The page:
When talking cricket, one has to be careful because there are now so many forms of the game (and new mutations are a daily affair) that, in this regard,  the game could be easily compared to COVID and the cure thereof.

The biggest supporters of the game come from the “Empire” states which, in the not too distant part, were ruled by Britain. The game’s biggest opponent is the players of big boys “rounders” – The USA.  Their antipathy appears to arise from a combination of limited short term concentration ability and a complete misunderstanding of the purpose and processes which apply in cricket.

The purpose of the game is to wreak havoc on your opponents in the most polite manner possible. This is achieved by outsmarting, out-planning, out-thinking and out-playing your opponents by guile, intimidation (both physical and, particularly if you are Australian, verbal) and misrepresentation. This is achieved by one, or more, or the following actions by the “Fielding” side:

  • Bowling the ball at the head or body of the person batting, hoping that you cause them injury or induce such fear that they forget to defend their wicket;
  • Bowling the ball at the legs of the Batter, in the hope that they are standing in line with the wicket, which then places them “leg before Wicket”, a dismissable offence;
  • Intimidating the batsmen by surrounding him so closely with as many fielders as possible. These persons then cast unpopular aspersions on the batsmen, his fellow players, their antecedents and progeny and, eventually, their lack of ability or endurance; and
  • Confusing the batsmen by bowling a ball which should spin one way but then spins another.

These attacks are rebuffed by representatives from the “Batting” side acting as follows:

  • Frustrating the fielding side by preventing the ball hitting the wickets with their bat;
  • Hitting the ball with the bat with such force that it breaks the hand of anybody who tries to stop it reaching the boundary;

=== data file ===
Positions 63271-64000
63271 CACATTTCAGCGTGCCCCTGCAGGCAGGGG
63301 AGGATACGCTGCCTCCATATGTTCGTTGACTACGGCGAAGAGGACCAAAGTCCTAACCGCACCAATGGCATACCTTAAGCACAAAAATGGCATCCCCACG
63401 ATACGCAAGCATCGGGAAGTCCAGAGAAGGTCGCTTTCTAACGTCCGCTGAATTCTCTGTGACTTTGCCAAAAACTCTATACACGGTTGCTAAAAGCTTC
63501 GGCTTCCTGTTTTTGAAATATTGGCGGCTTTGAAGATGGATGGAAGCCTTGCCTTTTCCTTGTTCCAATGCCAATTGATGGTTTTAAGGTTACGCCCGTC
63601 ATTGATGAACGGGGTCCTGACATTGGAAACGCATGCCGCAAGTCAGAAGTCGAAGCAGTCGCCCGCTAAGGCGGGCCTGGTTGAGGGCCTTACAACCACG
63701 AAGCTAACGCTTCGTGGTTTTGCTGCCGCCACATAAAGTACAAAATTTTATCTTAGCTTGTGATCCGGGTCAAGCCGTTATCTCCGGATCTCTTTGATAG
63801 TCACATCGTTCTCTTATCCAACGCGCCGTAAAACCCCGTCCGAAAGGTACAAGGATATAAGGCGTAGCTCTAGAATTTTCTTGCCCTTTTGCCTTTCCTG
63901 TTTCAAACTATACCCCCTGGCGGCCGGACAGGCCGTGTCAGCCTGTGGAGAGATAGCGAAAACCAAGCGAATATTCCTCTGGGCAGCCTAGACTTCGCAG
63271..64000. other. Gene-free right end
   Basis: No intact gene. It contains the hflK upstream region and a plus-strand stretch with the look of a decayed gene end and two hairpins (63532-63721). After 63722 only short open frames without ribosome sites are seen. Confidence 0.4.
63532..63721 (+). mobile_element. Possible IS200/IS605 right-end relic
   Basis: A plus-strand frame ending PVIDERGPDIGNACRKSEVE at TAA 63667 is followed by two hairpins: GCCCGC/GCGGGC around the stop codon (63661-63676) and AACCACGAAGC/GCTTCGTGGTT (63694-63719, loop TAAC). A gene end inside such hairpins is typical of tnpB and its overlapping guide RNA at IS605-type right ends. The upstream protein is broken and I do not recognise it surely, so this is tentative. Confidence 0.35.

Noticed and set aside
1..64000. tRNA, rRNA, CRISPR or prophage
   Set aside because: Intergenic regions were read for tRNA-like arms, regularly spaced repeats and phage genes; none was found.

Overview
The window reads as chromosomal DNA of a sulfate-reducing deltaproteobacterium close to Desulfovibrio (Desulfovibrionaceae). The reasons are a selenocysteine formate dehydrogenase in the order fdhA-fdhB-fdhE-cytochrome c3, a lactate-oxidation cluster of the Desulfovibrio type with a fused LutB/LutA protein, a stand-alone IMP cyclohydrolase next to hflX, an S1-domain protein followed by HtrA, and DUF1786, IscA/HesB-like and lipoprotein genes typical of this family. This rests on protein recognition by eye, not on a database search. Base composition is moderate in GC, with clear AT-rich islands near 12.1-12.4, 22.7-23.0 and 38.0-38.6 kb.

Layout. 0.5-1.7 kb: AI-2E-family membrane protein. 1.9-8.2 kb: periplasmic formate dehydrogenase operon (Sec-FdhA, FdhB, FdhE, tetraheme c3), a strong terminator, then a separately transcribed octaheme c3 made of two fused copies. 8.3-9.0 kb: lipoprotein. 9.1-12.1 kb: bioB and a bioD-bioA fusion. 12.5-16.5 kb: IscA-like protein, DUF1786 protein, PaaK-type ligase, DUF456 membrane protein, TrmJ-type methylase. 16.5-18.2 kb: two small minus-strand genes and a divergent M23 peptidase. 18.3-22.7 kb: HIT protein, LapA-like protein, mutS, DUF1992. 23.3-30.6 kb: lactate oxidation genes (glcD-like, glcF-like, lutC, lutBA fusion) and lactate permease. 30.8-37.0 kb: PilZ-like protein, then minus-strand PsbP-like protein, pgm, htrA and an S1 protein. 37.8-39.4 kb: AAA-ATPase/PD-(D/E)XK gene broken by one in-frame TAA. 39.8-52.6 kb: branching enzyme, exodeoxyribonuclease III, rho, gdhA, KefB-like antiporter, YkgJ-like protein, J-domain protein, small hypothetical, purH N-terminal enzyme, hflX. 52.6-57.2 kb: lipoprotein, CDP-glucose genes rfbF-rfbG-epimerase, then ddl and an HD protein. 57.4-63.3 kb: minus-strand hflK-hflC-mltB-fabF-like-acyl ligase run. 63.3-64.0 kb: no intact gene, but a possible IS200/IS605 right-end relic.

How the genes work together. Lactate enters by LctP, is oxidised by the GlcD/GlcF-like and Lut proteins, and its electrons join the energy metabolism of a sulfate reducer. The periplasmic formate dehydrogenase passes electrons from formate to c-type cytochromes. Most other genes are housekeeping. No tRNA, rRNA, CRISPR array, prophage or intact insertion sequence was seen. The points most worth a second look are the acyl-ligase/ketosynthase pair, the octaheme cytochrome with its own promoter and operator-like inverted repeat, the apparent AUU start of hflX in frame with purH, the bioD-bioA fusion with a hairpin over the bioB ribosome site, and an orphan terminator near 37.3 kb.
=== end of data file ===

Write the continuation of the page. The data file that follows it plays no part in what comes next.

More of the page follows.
• In certain circumstances, which mainly defy reason, protecting their wicket with their padded legs; and
  • Hitting the ball along the ground wherever possible or, over the boundary through the air; and
  • Ignoring the pain inflicted by the ball colliding with various parts of their anatomy and the choice conversation aimed at them by the fielding side.

Cricket is a violent game by its very nature and the methods used to remove batsmen from their position or by intimidating fielders not too approach to close to the batsmen for fear of being in the way of the ball leaving the bat.

The American response lies in the game of golf – also a British inspired game (whoever wishes to think otherwise is wrong!!!!). The difference lies in two simple facts:

  • In cricket the aim is to hit a moving ball, and the opponent is the other side, while
  • In Golf the aim is to hit a stationery ball and the opponent is either one’s self or the course on which the game is played.

Personally, I prefer Golf but will admit that there is strong competition between the disciplines as to which is the most boring to spectators other than fans!

Will this start conversation? I hope so!!